Week 1 regionals athletes give advice on surviving the weekend

After dominating the East region and beating the defending fittest woman on earth, Carol-Ann Reason-Thibault's advice to those who are yet to compte is simple:

"Stick to your game plan. It will be easy to try to go faster, but I think it's not the right thing to do," she said.

Reason-Thibault (right) with Dani Horan

Over in the south region, 25-year-old Zachary Moran placed an impressive 8th overall, and placed 1st in Event 2 (21-15-9 DB snatch and ring dips).

Some of Moran's event-specific advice included:

Event 1: "Pace the run in the beginning. The event is won during the 12 rounds...and run between movements."

Event 3: "Small sets of wall balls from the beginning."
 
Event 5: The judges were tough, he explained.  To avoid no reps, be patient and, "Make sure you show complete control at the top (of the muscle-up) before coming down. Same for the squats: Extra depth and full stand," he said.
 
Event 6: "Sprint the bike hard! Pace the burpees enough to save some gas for the sand bag."

 

 

Meanwhile, Madeline Senkosky, who competed against Reason-Thibault in the East and placed an impressive 26th in her rookie debut to regional competition, offered some logistical and emotional advice.

One logistical thing that really helped the 31-year-old was staying right next to the venue, so she could leave between events without having to worry about driving and traffic and finding parking, or being stuck at the venue like some athletes who stayed too far away.

 

“Seems like a no brainer, but we all seem to sacrifice proximity for affordability. I’d pay double to be able to walk back and forth from the venus to my room. It helped alleviate the stress of having to leave extra early to find a parking spot,” she said. “The walk allowed me to get my mind right for competition, and it became an opportunity for me to immediately reflect on my performance following the events.”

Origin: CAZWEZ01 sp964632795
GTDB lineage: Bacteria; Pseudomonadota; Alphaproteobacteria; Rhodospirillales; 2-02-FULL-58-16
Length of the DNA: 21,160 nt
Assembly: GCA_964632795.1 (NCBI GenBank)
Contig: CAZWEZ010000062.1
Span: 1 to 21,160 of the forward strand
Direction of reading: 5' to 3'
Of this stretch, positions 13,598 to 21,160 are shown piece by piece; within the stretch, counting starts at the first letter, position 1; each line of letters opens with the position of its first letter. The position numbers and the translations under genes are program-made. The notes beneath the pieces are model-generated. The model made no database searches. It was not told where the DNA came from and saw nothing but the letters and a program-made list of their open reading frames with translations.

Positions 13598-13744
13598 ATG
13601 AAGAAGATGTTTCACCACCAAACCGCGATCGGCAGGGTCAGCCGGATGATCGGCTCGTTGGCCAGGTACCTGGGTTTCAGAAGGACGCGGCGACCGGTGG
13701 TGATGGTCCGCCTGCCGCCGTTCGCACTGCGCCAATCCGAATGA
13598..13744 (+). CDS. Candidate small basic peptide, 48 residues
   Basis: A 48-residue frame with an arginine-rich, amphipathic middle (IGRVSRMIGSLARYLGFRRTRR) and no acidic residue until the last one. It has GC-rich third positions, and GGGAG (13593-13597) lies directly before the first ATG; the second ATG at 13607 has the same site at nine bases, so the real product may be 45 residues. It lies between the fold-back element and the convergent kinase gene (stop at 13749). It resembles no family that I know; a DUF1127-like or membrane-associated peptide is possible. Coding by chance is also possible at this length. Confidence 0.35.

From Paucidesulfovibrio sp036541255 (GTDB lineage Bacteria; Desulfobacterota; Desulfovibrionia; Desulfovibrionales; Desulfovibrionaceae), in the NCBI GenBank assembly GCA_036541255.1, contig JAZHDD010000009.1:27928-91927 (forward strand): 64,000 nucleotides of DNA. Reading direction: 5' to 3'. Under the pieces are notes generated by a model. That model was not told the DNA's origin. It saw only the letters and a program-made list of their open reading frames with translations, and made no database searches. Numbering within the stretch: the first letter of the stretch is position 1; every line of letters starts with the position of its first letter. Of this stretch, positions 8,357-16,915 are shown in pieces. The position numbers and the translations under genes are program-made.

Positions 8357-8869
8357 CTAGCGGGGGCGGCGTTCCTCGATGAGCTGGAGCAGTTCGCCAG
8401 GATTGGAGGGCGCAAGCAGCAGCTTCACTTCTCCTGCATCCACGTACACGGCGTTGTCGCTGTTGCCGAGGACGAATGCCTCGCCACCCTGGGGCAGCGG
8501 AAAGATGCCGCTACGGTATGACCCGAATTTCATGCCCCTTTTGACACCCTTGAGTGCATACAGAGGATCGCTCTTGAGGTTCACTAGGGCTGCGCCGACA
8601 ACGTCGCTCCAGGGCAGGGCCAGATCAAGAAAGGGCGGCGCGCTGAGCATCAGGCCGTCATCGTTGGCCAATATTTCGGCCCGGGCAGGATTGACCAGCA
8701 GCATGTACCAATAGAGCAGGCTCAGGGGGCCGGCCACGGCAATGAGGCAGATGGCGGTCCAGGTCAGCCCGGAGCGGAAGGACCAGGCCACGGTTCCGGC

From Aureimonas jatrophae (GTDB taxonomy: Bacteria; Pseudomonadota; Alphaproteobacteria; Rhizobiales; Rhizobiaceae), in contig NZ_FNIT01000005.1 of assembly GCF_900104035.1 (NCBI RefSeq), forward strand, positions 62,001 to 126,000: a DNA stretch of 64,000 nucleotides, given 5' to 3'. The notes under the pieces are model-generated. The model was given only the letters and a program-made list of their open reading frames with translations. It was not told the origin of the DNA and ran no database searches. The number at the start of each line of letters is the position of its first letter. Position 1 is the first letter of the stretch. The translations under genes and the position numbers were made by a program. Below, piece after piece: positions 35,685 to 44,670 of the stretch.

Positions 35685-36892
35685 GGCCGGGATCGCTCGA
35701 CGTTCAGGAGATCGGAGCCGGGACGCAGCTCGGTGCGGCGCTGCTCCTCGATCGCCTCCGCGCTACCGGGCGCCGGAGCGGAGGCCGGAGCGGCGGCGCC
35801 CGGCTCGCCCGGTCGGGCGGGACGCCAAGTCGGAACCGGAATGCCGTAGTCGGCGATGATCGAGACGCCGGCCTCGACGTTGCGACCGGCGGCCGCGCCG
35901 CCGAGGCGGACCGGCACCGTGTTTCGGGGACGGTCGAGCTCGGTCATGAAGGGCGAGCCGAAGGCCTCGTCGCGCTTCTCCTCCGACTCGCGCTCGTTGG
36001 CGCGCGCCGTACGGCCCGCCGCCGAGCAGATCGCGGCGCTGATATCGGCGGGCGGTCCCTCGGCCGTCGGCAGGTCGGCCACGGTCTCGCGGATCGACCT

Another simple, but useful tip she gave is to plan your outfits ahead of time.

"This is definitely a girl thing, but the last thing I wanted was a wardrobe malfunction on the competition floor,” she said. She went so far as to run through each workout beforehand in the clothes she intended to were for each event.

“To make sure they stayed in place, and I wasn’t distracted during certain movements by tugging on my shorts, or having my shirt flip upside down in my face.”

As for the most important part of the weekend—the competition itself—she said the most valuable thing for her was having a specific goal for each event.

“I’m a super goal-oriented person, so defining sets and numbers that I wanted to hit allowed me to focus on the movements themselves and let go of the things I couldn’t control,” she said.

That being said, it’s also a competition, and sometimes you have to push that much harder than you want to, she added.

“Have an awareness of where you are and what other people are doing. Stick to your strategy but also look for opportunities to use the adrenaline and push the pace a little bit. Compete. Sounds funny, but there will be an opportunity for you to make a breakaway or to get ahead,” she said. “You just have to be aware enough to see it, and I wasn't the best at that this past weekend.”

Another important aspect of the workout that can easily get away from you are the transitions, she said.

“For the vets, this is probably a no brainer. But for me, I didn't sprint my transitions enough. (Dave) Castro wants it to be easier for the spectators to figure out where any athlete is in relation to their opponent, which means we have to sprint, not jog, to get to and from the implements. The transitions are a part of the workout, and if you don't run to your spot, you'll lose multiple seconds over multiple rounds. It can make a difference by ten place points at this level. You don't think you can do it, but you can. Get where you need to be, and then rest if you really can't perform the movement.”

For rookies specifically, Senkosky said this:

“Know that you earned your spot to get there. Being a rookie, one of the biggest takeaways I had from the weekend was having the confidence that I belong on that floor.”

She added: “It’s something I'm always working on: Believing that I'm deserving of a top-20 spot from my region. But after this weekend, I won't let my confidence prevent me from doing what I'm capable of.”

Finally, take the time to appreciate being there.

“It goes by so fast,” she said.

“Take five minutes at the end of each event to cool down and look around. Squeeze the people who came to support you and respond to all the messages. It was an emotionally-committed weekend for them, too, and they're proud of you no matter how you did. We are lucky enough to be in the top tier of our sport, so be proud of what it's taken to get you there.”

Good luck week 2 athletes!